[Major Spoilers from the Walking Dead Mid-Season Finale Ahead]

After the heartbreak and destruction of last night’s Walking Dead mid-season finale, “Too Far Gone”, showrunner Scott Gimple didn’t just break up the relatively secure prison, splintering the survivors into small groups that are now seemingly headed in a separate direction; he smashed the show to smithereens, challenging himself and the rest of his staff to rebuild on the run.

For fans, it’s exhilarating to see someone walk up to an intricately laid out puzzle, flip it over, and start again – especially when that person sits at a desk that is built atop a trap door (four seasons, three showrunners) – but Gimple has thrown the gauntlet down, and now we find ourselves wondering where he will drive the series as it heads toward the second half of its fourth season.

As is always the case, the early trailers give us little indication (save for one instance), but logic, educated guess work (thanks to the source material), and a few tidbits from earlier in the season make it possible to theorize five directions The Walking Dead could take when the show returns on Sunday February 9th.

1) Rick Gets Down with the Sickness


Though the series often veers away from the comic, switching one character for another (Hershel died in the prison stand-off in the comic, but in the show, he lost his head as a substitute for another character who still lives) and ignoring plot lines from the book entirely, the final moments of “Too Far Gone” and the second half trailer point to a faithful direction for two characters – Rick and Carl.

Last seen fleeing the prison – which has been overrun by walkers – Rick is physically battered and emotionally dejected thanks to the loss of both their home and Judith (more on that later), but somehow he keeps going, but for how long? In the trailer, Carl is seen shaking Rick and yelling for him to wake up, so something clearly happens.

Is this the post-prison story in the comic where Rick is near death and Carl is alone and full of anger? It’s a key story and it would be smart to go there. Rick has fought against Carl’s ascension to adulthood forever, but that can’t go on and we need to see Carl stand on his own while Rick accepts it, remembering his physical vulnerability, and the urgency with which he needs to truly prepare Carl.

2) Judith Lives

Judith’s empty, blood stained carrier was one of the more shocking moments in the mid-season finale, but while Judith did die in the comic (while being held by a fleeing Lori during the prison siege), killing her feels too aggressive for a show that has previously stayed away from copying its source material’s most gruesome and less TV friendly moments – like Michonne’s full torture of the governor.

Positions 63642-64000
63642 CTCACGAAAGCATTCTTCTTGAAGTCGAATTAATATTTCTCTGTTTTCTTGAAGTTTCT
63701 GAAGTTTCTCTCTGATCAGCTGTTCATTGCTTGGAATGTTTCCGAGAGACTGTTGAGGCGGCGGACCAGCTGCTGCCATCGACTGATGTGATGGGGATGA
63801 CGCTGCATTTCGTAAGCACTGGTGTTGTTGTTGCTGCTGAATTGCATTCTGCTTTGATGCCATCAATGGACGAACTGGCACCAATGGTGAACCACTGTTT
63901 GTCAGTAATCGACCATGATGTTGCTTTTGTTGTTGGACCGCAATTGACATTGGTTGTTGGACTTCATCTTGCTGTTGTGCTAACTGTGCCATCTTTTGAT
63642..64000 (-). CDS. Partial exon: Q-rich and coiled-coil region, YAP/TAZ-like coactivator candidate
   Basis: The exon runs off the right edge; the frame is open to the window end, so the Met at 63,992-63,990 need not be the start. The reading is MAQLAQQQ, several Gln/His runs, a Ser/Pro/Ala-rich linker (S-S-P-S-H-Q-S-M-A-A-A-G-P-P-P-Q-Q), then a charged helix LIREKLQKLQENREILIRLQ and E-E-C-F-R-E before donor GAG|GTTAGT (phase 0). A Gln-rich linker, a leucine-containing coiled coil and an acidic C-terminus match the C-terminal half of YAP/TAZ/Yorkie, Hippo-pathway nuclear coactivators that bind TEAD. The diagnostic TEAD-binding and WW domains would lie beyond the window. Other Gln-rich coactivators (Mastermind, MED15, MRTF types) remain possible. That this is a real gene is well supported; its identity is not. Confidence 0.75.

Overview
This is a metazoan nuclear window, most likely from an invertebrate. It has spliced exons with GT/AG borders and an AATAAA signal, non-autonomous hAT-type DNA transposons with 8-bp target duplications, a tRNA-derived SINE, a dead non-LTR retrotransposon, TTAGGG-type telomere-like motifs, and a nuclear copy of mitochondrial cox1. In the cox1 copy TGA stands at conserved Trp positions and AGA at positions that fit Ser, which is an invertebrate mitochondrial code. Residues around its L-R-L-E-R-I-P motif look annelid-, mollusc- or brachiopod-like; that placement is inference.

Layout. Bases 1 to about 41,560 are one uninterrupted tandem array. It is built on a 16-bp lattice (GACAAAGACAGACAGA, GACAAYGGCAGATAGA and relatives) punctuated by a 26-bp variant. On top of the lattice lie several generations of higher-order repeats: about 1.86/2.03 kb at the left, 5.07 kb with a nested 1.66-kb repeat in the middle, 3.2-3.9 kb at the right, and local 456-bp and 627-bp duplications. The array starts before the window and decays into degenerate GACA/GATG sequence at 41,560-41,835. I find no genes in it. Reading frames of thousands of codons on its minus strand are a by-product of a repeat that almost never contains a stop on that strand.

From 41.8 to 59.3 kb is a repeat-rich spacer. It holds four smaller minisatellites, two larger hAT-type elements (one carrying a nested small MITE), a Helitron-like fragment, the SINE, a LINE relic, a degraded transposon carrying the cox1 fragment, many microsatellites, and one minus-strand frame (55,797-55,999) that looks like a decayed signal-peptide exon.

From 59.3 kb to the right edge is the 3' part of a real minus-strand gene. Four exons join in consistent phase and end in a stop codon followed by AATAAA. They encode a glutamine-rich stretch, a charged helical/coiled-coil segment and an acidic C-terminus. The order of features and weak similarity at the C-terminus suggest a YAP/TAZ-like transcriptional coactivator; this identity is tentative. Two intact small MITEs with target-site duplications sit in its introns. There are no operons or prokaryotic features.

It seems more likely that someone has Judith, and since we saw the team-ups at the end of “Too Far Gone” – Team Glenn and the School Bus of Woodbury Redshirts; Sasha, Bob, and Maggie; Daryl and Beth; Tyresse and maybe Mika and Lizzie; and of course, Rick and Carl – that doesn’t really leave anyone besides Michonne, who we didn’t see leaving the prison, but whose popularity makes her practically un-killable (for now).

Besides , while we still know little about Michonne, her interaction with Judith earlier this season (and her initial effort to get formula to the prison) gives us reason to think that there is some kind of small child related heartbreak buried deep within her. What better way to explore that and flesh out Michonne than to make her Judith’s protector?

3) Stay Clear of Morgan

The events of the season three episode, “Clear”, didn’t really follow the comic, but making the early turn to rediscover Morgan as a sad and crazed man proved to be a vital and well executed detour that rebooted Rick’s mental state, brought Michonne further into the group, and showcased the brilliance of Lennie James. It also bolstered a lot of people’s confidence in Gimple, who wrote the episode.

In the comic, Morgan’s return is less impactful, occurs after the prison, and lasts longer. But though Morgan may return to the show at a certain point (flashback?), the writers have to stop teaching and re-teaching Rick the same lesson about the dangers of being mentally too far gone that he has learned from Morgan, Clara (the girl in the woods from “30 Days Without an Incident” who seemed to have re-appeared as a walker at the end of last night’s episode), and the Governor.

NEXT PAGE: The Final Theories

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